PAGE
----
Mary MacKillop: An extraordinary Australian
A book about the life of Mary MacKillop, which draws on historical records and letters from the woman herself, has proved so popular it has been republished.
|Fr Paul Gardiner SJ (courtesy of Border Watch).|
Written by Jesuit priest Fr Paul Gardiner and first published in 1993, An Extraordinary Australian Mary MacKillop is the official biography of Australia’s first saint. The book is based on the ‘position paper’ which was written to tell Mary MacKillop’s life history as part of her canonisation process.
For many years, Fr Gardiner was the postulator of the Cause of Mary MacKillop, a role which gave him access to letters and other archival material essential to his research.
Fr Gardiner’s book gives a no-nonsense account of the life of Mary MacKillop, from her birth in 1842 in impoverished circumstances in Fitzroy, Melbourne, to her death in 1909 at the place that now bears her name in North Sydney.
Paul Gardiner’s book deals with controversial issues from Mary MacKillop’s life that are still talked about today, including the circumstances around her temporary excommunication from the Catholic Church. The book also details the breakthroughs made by Mary MacKillop and her Sisters in educating children and helping the poor in cites and remote settlements in both Australia and New Zealand.
Fr Gardiner says it is important that a book like this portrays Mary MacKillop as she really was.
“This woman was the quintessential ‘Aussie battler’; a very human person with great courage,” Fr Gardiner said.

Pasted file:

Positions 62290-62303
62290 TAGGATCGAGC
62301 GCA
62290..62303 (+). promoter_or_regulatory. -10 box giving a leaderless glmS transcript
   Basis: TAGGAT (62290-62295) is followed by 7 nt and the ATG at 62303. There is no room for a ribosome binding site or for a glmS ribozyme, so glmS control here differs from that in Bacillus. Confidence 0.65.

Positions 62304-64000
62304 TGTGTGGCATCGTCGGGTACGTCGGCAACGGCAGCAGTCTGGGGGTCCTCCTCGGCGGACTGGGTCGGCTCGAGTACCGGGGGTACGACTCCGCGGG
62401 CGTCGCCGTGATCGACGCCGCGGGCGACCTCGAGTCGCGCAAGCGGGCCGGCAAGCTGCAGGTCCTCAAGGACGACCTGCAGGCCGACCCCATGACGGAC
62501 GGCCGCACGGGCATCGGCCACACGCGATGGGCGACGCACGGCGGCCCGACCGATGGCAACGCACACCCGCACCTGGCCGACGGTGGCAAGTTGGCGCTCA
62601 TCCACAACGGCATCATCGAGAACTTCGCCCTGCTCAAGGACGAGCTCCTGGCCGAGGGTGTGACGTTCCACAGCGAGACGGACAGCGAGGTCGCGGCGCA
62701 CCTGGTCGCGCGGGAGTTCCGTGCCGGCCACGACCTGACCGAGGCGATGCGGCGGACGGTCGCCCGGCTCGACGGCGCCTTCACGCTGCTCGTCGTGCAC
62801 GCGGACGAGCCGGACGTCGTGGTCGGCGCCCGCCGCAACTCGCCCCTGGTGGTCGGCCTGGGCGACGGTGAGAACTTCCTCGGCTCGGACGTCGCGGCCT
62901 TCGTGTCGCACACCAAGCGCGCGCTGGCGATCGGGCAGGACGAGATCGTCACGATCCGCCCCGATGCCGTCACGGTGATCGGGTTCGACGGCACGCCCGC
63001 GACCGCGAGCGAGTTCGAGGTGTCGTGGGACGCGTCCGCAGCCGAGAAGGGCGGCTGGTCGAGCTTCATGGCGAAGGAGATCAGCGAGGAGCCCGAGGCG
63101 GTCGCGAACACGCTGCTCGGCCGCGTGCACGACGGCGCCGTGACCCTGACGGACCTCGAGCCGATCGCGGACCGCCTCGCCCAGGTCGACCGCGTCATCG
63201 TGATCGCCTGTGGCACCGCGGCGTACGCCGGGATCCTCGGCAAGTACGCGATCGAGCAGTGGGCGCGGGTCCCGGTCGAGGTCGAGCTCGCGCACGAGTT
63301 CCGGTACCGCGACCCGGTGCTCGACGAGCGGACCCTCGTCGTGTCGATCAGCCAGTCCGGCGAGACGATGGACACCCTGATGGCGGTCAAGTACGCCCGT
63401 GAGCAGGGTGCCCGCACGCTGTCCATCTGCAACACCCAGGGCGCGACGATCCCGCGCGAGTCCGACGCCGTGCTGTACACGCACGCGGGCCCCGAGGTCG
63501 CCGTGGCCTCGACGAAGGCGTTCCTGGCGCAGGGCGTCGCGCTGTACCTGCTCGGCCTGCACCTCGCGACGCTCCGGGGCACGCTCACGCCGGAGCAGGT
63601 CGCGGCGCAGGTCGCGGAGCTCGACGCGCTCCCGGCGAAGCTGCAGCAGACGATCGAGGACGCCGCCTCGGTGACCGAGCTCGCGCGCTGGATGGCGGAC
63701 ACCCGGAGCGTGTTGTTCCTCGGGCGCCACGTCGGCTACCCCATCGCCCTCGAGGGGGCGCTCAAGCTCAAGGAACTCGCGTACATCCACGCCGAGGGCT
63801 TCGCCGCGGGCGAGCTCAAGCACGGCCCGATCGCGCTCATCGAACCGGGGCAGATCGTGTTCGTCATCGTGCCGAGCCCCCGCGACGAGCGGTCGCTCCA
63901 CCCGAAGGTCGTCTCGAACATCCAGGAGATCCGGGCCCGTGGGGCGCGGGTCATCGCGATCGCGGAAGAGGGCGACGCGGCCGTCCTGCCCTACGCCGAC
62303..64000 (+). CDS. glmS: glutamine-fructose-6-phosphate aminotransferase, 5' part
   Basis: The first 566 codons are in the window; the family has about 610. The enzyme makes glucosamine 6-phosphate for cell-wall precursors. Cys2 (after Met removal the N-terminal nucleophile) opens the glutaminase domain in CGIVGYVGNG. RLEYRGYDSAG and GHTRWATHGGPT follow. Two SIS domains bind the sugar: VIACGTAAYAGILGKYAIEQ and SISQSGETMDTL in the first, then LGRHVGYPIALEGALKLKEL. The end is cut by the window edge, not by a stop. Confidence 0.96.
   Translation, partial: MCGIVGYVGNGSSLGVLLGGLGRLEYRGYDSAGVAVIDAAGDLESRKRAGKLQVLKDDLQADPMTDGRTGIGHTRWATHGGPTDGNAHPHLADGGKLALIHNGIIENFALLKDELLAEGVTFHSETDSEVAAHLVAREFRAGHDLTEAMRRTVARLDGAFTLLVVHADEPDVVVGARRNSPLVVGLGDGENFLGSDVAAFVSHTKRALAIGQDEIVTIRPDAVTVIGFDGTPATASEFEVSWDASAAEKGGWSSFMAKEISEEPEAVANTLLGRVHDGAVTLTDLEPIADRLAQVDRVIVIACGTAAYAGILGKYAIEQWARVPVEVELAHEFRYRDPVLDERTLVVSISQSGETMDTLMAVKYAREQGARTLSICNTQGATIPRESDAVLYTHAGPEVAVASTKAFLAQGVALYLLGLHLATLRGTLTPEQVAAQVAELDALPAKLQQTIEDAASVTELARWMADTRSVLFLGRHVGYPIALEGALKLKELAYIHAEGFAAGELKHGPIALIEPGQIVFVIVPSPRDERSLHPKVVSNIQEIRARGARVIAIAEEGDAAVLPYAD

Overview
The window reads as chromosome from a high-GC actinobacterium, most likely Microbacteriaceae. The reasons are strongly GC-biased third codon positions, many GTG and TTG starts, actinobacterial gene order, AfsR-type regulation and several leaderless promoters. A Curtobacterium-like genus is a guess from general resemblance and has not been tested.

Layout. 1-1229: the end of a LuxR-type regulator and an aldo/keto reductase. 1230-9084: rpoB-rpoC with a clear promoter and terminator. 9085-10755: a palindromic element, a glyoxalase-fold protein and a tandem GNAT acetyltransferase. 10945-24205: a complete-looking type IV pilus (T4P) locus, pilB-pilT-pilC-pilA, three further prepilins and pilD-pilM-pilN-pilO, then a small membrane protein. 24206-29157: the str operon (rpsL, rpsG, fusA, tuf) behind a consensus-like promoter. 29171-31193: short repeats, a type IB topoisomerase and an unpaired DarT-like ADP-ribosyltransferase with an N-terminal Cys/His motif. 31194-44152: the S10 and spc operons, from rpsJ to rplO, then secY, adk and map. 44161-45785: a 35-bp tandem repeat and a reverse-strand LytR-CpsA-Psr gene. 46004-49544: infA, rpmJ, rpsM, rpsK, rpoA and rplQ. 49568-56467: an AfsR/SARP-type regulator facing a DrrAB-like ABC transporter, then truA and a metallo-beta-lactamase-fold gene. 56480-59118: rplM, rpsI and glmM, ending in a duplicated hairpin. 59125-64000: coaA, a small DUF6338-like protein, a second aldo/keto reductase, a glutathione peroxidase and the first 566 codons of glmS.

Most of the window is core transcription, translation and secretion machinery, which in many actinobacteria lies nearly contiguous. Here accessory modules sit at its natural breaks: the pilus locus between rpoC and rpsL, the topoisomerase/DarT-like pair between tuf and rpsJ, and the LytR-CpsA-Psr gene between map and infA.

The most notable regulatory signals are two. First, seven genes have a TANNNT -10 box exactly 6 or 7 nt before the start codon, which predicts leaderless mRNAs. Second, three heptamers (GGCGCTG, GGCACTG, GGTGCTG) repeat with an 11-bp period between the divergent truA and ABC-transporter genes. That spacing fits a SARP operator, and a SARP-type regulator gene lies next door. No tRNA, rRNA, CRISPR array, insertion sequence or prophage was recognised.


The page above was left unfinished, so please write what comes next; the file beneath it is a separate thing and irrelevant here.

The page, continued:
“Spiritually speaking, Mary MacKillop was a woman whose holiness was apparent to everyone who met her but she was very much one of the people. I am delighted that her story continues to be told.”
In his introduction to the biography, Fr Gardiner writes about the death of Mary MacKillop:
“In those August days of 1909, Sydney knew that it had lost not only a noted personage but a very holy one. Those attending her as she lay dying had noticed the unusual reverence of bishops and priests who came to visit her.
“Cardinal Moran, a very circumspect man, whose office had brought him into close contact with Mary for a quarter of a century, stated at the time that he thought she was worthy to be declared a saint.”
Fr Gardiner says that the story of Mary MacKillop is interwoven into stories of Australia and New Zealand in the late 19th and early 20th centuries.“As well as being an historical figure, Mary MacKillop encapsulates qualities of character and spirit shared by many we know as ‘unrecognised saints.”
An Extraordinary Australian Mary MacKillop is available at Mary MacKillop Place Mount Street, North Sydney or online at www.marymackillopplace.org.au
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